Date of Conferral



Doctor of Education (Ed.D.)




Peter P. Kiriakidis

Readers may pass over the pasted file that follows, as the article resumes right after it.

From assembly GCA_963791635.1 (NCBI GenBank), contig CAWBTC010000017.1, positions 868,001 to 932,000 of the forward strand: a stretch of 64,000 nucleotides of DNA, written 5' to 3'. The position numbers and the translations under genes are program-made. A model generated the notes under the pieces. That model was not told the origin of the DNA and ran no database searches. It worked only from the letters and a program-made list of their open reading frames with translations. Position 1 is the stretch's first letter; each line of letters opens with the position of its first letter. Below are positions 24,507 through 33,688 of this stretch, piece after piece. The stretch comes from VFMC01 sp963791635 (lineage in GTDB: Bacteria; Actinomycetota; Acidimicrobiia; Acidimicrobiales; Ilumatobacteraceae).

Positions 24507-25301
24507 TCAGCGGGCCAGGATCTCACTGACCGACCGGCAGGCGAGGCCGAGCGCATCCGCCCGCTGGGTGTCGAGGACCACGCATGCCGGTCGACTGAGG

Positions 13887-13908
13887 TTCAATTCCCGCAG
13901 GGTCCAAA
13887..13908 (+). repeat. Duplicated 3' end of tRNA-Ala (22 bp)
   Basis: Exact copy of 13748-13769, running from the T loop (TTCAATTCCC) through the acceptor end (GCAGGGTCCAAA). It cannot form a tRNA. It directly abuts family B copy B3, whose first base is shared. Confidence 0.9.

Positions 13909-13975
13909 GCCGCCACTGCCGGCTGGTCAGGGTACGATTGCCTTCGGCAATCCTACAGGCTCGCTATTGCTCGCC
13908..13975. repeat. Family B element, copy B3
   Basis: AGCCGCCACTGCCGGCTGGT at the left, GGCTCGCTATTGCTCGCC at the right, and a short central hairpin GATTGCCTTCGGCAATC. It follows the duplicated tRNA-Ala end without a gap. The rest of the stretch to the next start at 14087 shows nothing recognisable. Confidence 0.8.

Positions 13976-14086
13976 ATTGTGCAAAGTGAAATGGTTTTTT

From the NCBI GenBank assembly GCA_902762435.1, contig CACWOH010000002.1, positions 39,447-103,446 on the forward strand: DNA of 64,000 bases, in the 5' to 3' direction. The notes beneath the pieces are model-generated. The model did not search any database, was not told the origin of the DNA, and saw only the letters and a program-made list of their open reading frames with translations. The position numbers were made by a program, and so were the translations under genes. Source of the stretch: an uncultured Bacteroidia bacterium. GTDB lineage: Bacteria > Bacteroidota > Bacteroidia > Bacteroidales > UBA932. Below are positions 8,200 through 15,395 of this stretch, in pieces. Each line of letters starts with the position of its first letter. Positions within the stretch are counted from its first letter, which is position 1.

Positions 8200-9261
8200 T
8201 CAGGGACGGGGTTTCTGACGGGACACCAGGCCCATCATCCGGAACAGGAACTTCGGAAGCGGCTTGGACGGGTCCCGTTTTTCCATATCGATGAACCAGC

Bullying behaviors can have lasting adverse consequences for teachers, victims, offenders, and bystanders. Teachers are often not prepared with the knowledge required for appropriate interventions. The purpose of this study was to understand teachers' perceptions of bullying in one of the largest urban school districts in the United States. Guided by Bronfenbrenner's ecological systems theory, which holds that individuals impact and should be impacted by various environmental systems around them, the study was focused on teachers' understanding of detection and intervention of bullying in the school setting. A qualitative single case study design was used. Fifteen urban, middle school teachers who reported having experience with bullying behaviors were recruited using purposive sampling. Data were collected through 60-minute, individual, semistructured interviews and a review of documents pertaining to bullying. Data were analyzed employing Braun's and Clarke's thematic analysis. All data were examined for patterns or commonalities across the various sources for emergent themes. The themes that emerged are signs of bullying, difficulty in identifying bullying, confidence in identifying bullying, initial steps to intervene, confidence in intervening, school policies and initiatives, perceptions of regulations and initiatives, and need for education and training. Teachers' perceptions may reflect an understanding of school bullying that involves a range of factors, including individual, school, community, and familial elements. Results of this study may support social change by serving as a basis for professional development for preparing teachers to recognize and intervene in school bullying, thereby allowing students to learn in nonthreatening school environments.

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